Tight end Hayden Hurst received a career-high 88 targets (11th most among tight ends) in his new role with the Falcons, ending the year as the overall TE9. His splits during the middle of the season without Julio were less than stellar, but the third-year tight end closed the year out with touchdowns in each of the final three weeks with Jones sidelined. Will be interesting to see who the Falcons decide to hire as their next head coach and how that will impact their high-flying passing attack.
I almost didn’t believe it when I first saw it, but Marquise “Hollywood” Brown found a way to force the Ravens into giving him triple-digit targets on the year. Despite 29 more targets from his rookie year, Brown didn’t experience the Year 2 jump that his fantasy managers were hoping for. Brown is a very polarizing player for dynasty players this offseason. On one hand, Brown’s fantasy managers will point to his final six games of the regular season where he amassed six touchdowns over that span as a clear sign that a Calvin Ridley-Esque Year 3 breakout is inevitable. On the other, Brown is still one of the biggest boom-or-bust receivers stuck playing in a Greg Roman offense that will continue to prioritize the running game.
As the table above illustrates, this passing offense still runs through tight end Mark Andrews when the Ravens get into the red zone. Andrews’s 29.9% red zone target share ranked second among all tight ends, trailing only Darren Waller’s 30.0% red zone target share. Andrews will continue to be an annual Tight End Mount Rushmore member with his solidified role as the primary pass catcher in the red zone for the Ravens.
Who does that Stefon Diggs guy think he is? The audacity of a man to think that getting him the ball would help his team win games. Unbelievable (Am I doing this right, Minnesota?). Diggs justifiably forced his way out of the Vikings and single-handedly transformed the Buffalo Bills into one of the most exciting offenses in the entire NFL. Josh Allen went from having a completion percentage of 56.3 and a passer rating of 78.2 over his first two seasons to (somehow, someway) becoming a quarterback with a 69.2 completion percentage and a passer rating of 107.2. Coincidence? I think not. Tip of the cap to Diggs for getting himself into a better situation.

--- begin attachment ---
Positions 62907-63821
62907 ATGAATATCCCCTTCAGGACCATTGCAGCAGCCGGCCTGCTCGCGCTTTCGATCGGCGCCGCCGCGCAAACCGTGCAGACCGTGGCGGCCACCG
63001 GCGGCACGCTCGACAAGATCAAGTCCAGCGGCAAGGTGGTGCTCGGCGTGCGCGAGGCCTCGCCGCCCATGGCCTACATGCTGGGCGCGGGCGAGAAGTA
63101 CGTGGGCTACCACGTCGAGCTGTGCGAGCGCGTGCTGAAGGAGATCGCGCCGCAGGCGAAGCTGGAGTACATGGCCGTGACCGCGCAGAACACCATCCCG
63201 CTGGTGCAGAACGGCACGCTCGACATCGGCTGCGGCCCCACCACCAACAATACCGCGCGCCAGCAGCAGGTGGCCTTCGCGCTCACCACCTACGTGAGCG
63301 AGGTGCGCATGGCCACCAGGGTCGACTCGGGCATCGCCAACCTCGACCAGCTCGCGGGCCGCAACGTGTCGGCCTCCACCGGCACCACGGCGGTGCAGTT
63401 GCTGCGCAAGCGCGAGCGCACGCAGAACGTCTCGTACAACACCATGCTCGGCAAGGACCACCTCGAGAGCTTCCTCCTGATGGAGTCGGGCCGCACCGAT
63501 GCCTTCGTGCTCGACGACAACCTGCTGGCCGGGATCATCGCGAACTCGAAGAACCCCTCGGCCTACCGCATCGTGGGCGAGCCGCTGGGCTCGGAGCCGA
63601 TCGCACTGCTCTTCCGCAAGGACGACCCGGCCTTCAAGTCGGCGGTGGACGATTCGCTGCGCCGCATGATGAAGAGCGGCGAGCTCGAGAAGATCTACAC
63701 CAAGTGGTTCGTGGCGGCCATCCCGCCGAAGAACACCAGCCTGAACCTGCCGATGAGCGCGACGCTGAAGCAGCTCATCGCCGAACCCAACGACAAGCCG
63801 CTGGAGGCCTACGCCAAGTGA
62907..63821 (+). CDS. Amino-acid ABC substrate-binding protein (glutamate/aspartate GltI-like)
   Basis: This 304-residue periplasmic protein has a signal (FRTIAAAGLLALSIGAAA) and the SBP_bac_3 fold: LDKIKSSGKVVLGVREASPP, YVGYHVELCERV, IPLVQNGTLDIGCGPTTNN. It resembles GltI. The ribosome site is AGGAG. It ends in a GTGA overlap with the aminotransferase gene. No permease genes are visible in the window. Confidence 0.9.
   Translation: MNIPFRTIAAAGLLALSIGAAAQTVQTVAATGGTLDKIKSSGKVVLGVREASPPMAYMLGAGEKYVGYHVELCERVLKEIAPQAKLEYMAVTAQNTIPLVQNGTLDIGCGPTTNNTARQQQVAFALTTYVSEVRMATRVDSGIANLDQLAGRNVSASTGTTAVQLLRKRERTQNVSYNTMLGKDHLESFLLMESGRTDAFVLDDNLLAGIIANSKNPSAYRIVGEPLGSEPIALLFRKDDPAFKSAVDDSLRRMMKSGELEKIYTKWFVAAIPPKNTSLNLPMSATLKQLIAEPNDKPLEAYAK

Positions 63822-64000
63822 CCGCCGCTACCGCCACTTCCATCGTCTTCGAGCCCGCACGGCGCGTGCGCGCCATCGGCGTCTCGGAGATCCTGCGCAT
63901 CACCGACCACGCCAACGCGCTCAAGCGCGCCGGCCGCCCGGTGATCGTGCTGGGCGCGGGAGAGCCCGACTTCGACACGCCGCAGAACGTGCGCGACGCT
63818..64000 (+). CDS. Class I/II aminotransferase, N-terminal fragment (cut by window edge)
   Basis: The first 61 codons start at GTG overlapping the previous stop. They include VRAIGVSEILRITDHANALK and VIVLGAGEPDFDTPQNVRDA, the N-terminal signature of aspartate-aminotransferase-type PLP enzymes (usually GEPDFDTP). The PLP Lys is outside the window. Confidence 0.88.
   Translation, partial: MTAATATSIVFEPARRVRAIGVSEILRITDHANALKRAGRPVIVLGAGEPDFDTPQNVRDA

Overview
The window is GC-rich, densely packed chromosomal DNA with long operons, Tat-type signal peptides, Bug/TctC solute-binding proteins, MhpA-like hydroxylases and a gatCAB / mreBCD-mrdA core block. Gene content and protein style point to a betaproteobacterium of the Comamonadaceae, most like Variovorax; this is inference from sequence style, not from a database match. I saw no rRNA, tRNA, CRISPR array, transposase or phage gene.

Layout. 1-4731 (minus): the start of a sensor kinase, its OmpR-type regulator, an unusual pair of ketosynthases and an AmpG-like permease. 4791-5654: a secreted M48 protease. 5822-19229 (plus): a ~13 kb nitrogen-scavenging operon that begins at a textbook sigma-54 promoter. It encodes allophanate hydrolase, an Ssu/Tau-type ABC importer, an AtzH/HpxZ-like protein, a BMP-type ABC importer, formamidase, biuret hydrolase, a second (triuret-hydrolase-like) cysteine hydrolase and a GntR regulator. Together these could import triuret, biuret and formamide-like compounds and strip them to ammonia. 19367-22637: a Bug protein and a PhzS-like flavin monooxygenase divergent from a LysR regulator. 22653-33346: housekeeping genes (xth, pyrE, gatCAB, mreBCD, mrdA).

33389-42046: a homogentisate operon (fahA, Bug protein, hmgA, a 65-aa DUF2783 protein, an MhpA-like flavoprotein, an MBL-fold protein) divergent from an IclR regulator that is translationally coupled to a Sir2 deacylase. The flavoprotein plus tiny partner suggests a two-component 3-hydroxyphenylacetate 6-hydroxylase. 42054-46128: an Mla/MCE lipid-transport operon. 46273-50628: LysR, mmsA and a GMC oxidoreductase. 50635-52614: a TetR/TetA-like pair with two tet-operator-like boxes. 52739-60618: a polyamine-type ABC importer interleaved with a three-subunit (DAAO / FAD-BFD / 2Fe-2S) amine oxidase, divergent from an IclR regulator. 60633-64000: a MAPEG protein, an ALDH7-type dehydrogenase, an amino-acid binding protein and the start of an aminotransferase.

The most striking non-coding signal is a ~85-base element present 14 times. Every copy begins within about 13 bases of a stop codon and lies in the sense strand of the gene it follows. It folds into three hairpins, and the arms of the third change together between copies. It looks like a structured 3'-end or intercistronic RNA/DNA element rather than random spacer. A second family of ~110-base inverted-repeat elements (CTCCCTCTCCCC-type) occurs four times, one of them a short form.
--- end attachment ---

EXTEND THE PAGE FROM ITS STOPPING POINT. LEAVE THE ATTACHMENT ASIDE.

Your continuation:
All kidding aside, Diggs was unleashed during his first year with the Bills. Having led the league in targets (166), receptions (127), and receiving yards (1,535), Diggs finished 2020 as the overall WR3. His 29.0% target share ranked third throughout the NFL, with Cole Beasley’s prowess in the slot commanding 107 targets of his own. The Diggs/Beasley combo will be a very popular stack for fantasy managers in 2021.
The dawn of the Matt Rhule and Joe Brady Era brought extensive volume to Carolina’s receiver trio. Only Pittsburgh’s receiver triplets of Diontae Johnson, JuJu Smith-Schuster, and Chase Claypool combined for more targets (381) than the 351 looks that went to Robby Anderson, D.J. Moore, and Curtis Samuel. Granted, that can largely be attributed to Rhule and Brady having to make due in the absence of All-Pro running back Christian McCaffrey. However, McCaffrey’s replacement Mike Davis still accounted for 70 targets, ranking fifth among all running backs in 2020. Make no mistake about it, there’s plenty of diversified passing volume to go around in this scheme.